It's always been like this in the technology industry; if there's an advancement that can be used as a marketing ploy...then you know it's going to get used as such. There are a whole lot of examples in the past to draw upon but, in mobile terms the big question has been, do more cores really make a difference? Last year was an interesting year for proponents of quad-core being better than dual-core. For instance, the Galaxy S III and Tegra 3 smartphones launched in different regions with different processors in order to get decent LTE experiences. The One X and S III both came with the Snapdragon S4 - a dual-core chip - in the States with Europe getting quad-core chips (specifically the Exynos 4412 and the Tegra 3). In most cases the Snapdragon S4 was more than capable of keeping up with the quad-core versions. Now, we're talking about quad-cores and octa-cores, when will it end?
Well, Qualcomm are hoping that they can quickly and easily educate us in this matter with a short-burst of "it's not a benchmark, but it is really a benchmark". Qualcomm have taken to the internet to promote their new Snapdragon 400 CPU, which is a lower-cost brother to the 600 found in the HTC One and Galaxy S IV. The Snapdragon 400 is a dual-core 1.2 Ghz CPU that packs Krait 200 CPU cores and an Adreno 305 GPU, it's designed for budget-minded devices and won't be found inside of your next flagship.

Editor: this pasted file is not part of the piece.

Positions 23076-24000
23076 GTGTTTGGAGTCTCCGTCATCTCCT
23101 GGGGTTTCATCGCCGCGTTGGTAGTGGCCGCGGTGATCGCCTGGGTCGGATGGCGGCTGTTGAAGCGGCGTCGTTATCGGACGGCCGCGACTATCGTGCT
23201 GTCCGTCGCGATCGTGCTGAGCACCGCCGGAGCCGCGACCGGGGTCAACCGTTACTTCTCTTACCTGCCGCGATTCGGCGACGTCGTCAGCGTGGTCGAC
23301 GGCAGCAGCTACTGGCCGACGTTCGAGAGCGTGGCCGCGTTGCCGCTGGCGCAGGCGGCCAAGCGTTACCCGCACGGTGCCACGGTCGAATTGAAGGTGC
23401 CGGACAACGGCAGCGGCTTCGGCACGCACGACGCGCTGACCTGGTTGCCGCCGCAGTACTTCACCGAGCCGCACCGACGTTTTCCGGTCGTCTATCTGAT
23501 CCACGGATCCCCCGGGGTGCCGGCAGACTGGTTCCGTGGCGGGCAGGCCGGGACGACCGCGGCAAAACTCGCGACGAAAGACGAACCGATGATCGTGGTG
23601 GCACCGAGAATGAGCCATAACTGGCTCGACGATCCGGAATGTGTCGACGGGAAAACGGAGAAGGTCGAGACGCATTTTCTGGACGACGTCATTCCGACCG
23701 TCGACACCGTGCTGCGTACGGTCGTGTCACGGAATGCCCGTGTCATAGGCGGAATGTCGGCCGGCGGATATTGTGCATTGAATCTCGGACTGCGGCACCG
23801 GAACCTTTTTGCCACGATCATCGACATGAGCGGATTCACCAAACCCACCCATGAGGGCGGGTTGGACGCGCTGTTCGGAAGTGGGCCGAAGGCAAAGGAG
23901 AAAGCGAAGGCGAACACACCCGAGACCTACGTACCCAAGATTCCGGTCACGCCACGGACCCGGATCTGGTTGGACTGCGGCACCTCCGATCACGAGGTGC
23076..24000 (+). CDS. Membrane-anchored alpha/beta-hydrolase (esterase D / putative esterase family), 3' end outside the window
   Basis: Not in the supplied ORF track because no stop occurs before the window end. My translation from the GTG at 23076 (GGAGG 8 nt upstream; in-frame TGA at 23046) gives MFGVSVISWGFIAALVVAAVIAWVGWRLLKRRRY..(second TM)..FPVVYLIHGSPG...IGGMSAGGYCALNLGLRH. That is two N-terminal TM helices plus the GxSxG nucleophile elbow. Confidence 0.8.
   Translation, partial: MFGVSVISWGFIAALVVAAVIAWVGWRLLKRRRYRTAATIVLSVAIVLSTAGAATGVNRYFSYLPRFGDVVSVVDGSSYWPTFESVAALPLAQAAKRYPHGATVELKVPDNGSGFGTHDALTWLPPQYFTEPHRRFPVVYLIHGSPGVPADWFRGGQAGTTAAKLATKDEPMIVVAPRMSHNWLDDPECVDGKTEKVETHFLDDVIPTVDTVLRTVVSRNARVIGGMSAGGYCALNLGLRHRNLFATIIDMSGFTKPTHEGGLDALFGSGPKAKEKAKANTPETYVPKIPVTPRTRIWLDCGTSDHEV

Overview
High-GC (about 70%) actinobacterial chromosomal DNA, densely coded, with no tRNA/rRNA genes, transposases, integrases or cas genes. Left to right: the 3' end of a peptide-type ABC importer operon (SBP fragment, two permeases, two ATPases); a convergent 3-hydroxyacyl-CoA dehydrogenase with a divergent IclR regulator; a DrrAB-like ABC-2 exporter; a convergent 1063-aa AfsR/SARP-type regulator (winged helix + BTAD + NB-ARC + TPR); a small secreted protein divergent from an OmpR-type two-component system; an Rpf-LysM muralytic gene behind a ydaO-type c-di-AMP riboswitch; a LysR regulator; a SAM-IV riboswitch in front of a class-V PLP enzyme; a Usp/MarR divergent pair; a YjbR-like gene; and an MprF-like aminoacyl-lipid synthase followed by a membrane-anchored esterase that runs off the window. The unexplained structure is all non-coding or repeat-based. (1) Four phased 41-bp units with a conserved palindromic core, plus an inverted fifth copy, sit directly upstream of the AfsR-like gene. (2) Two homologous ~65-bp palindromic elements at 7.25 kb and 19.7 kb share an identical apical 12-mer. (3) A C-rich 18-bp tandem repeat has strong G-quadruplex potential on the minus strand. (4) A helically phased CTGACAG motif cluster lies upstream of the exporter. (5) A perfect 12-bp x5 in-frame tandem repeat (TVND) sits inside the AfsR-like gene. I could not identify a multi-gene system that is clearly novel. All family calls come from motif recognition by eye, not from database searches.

Qualcomm have published a number of videos - along with some other commentary - concerning the debate of quantity of cores vs quality of cores inside of mobile devices. It's hard to say much about the tests because, Qualcomm have an "unnamed" quad-core competitor which could be anything from the MediaTek MT6589 to a Tegra 3, the point is that Qualcomm could have chosen the worst quad-core chip out there. There are 4 video tests, in which a number of things are tested, from web browsing to gaming. Take a look at the videos below and make up your own mind.
Me? Hell, if I can see it's quick I don't care how many cores are inside; about you?